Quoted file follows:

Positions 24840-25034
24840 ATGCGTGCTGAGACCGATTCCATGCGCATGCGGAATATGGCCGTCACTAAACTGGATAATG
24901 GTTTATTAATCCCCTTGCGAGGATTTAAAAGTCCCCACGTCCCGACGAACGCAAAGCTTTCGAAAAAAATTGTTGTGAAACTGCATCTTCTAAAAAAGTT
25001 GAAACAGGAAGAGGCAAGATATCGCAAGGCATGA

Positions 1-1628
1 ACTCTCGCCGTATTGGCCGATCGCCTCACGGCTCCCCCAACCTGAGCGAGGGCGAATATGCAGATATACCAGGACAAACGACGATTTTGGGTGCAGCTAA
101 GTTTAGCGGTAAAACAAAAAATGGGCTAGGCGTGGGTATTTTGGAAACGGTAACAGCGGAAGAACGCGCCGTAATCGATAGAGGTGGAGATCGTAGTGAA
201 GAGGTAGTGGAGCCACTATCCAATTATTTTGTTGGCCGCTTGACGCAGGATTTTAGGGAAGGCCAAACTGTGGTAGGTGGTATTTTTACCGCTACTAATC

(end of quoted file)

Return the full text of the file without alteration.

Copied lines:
Positions 24840-25034
24840 ATGCGTGCTGAGACCGATTCCATGCGCATGCGGAATATGGCCGTCACTAAACTGGATAATG
24901 GTTTATTAATCCCCTTGCGAGGATTTAAAAGTCCCCACGTCCCGACGAACGCAAAGCTTTCGAAAAAAATTGTTGTGAAACTGCATCTTCTAAAAAAGTT
25001 GAAACAGGAAGAGGCAAGATATCGCAAGGCATGA

Positions 1-1628
1 ACTCTCGCCGTATTGGCCGATCGCCTCACGGCTCCCCCAACCTGAGCGAGGGCGAATATGCAGATATACCAGGACAAACGACGATTTTGGGTGCAGCTAA
101 GTTTAGCGGTAAAACAAAAAATGGGCTAGGCGTGGGTATTTTGGAAACGGTAACAGCGGAAGAACGCGCCGTAATCGATAGAGGTGGAGATCGTAGTGAA
201 GAGGTAGTGGAGCCACTATCCAATTATTTTGTTGGCCGCTTGACGCAGGATTTTAGGGAAGGCCAAACTGTGGTAGGTGGTATTTTTACCGCTACTAATC